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Evaluation and management of aromatase inhibitor-induced bone loss

Authors
Charles L Shapiro, MD
Shubham Pant, MD
Section Editor
Clifford J Rosen, MD
Deputy Editor
Jean E Mulder, MD

INTRODUCTION

Aromatase inhibitors (AIs) are an important component of adjuvant endocrine therapy in postmenopausal women with estrogen receptor positive breast cancer. AIs inhibit the cytochrome P450 CYP-19 enzyme responsible for the peripheral conversion of androgens to estrogens [1,2]. Treatment with AIs, therefore, results in bone loss due to estrogen deficiency [3]. As more women are exposed to AIs, it is important to understand their adverse effects on the skeleton. The evaluation and management of bone loss associated with the use of AIs are reviewed here. The role of AIs as adjuvant therapy for breast cancer is discussed elsewhere. (See "Adjuvant endocrine therapy for non-metastatic, hormone receptor-positive breast cancer".)

ESTROGEN DEFICIENCY AND BONE LOSS

The central role of estrogen deficiency in the pathogenesis of osteoporosis in postmenopausal women has been recognized for many years. Estrogen inhibits bone resorption and, after menopause, estrogen deficiency results in increased bone resorption and rapid bone loss. The mechanisms by which estrogen regulates bone remodeling are not fully established. However, estrogen is thought to affect osteoclastogenesis and osteoclast function through its effects on local cytokines and growth factors (eg, produced by either bone cells or adjacent marrow cells). This topic is reviewed separately. (See "Pathogenesis of osteoporosis", section on 'Sex steroid deficiency'.)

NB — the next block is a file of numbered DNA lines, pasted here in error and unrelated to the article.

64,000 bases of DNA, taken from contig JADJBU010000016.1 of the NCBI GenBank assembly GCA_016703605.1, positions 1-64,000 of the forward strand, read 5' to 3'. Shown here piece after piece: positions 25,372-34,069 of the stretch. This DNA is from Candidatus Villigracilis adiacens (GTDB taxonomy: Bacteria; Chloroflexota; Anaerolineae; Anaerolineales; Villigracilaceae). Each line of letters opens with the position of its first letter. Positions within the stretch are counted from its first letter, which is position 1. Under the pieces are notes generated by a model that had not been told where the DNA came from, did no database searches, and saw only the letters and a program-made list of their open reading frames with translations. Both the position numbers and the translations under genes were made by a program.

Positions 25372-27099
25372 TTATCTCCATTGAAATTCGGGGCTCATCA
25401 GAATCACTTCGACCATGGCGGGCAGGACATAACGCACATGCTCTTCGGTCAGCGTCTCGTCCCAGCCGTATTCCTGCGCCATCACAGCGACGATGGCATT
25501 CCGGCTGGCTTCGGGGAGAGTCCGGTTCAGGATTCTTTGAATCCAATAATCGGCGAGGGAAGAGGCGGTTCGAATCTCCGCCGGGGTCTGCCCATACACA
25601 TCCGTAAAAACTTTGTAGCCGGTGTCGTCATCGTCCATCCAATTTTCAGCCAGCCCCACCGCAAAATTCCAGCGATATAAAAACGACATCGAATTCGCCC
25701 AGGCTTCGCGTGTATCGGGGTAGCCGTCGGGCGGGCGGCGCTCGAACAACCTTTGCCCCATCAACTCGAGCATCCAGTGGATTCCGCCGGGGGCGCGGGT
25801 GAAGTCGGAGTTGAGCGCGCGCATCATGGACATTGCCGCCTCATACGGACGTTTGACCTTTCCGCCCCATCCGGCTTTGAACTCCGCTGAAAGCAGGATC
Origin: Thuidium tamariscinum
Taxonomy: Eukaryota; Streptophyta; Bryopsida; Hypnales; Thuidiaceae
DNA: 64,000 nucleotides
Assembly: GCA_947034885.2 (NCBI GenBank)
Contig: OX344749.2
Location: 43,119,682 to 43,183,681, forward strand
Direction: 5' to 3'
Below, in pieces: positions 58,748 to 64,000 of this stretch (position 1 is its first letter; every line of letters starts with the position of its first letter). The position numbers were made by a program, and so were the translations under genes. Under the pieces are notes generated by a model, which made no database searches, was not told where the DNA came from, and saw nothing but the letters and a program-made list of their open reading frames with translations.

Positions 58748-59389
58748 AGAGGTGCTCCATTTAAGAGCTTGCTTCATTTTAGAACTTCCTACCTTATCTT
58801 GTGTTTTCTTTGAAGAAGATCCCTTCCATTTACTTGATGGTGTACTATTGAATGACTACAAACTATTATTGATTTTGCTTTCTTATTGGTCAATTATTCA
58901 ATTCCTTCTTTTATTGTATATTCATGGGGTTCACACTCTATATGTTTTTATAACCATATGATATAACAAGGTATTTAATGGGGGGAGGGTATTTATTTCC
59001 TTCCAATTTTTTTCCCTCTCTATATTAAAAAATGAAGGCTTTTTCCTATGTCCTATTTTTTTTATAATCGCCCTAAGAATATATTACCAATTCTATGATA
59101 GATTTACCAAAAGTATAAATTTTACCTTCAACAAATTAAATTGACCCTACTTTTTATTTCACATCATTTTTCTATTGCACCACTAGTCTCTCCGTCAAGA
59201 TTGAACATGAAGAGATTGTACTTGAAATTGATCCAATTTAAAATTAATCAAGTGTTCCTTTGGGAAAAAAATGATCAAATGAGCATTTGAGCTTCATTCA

AI-induced estrogen deficiency — Although the primary source of estrogen in premenopausal women is the ovaries, the primary source in postmenopausal women is the adrenal gland, where aromatase converts adrenal androgens to estrogens. Aromatase inhibitors (AIs) prevent conversion of androgens to estrogens. In postmenopausal women, AIs cause relatively rapid decreases in circulating estrogen [4,5]. (See "Overview of androgen deficiency and therapy in women".)

The AIs are divided into steroidal inactivators (exemestane) and nonsteroidal inhibitors (letrozole, anastrozole). Exemestane is a steroidal analogue of androstenedione and binds irreversibly to aromatase [6,7]. Nonsteroidal inhibitors, like letrozole or anastrozole, bind reversibly to the heme group of the enzyme by way of a basic nitrogen atom. At clinical doses, these third-generation AIs are successful in inhibiting greater than 97 percent of aromatase activity in vivo [4,8,9]. The half-life of these compounds varies from 27 hours for exemestane to 48 hours for letrozole and anastrozole [7,10,11].

In vivo animal studies suggest that exemestane may be more bone sparing than letrozole, owing to its androgenic structure [12,13]. However, there are no human trials showing a differential effect of the individual AIs on bone. The MA-27 trial compared exemestane and anastrozole as adjuvant therapy in postmenopausal women [14]. Clinical fracture data were collected as adverse events. Although self-reported new diagnoses of osteoporosis were significantly less frequent on exemestane than anastrozole, there was no difference in the number of new clinical fragility fractures between the two groups (4 percent in each group).

                   

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Literature review current through: Nov 2016. | This topic last updated: Thu Mar 13 00:00:00 GMT 2014.
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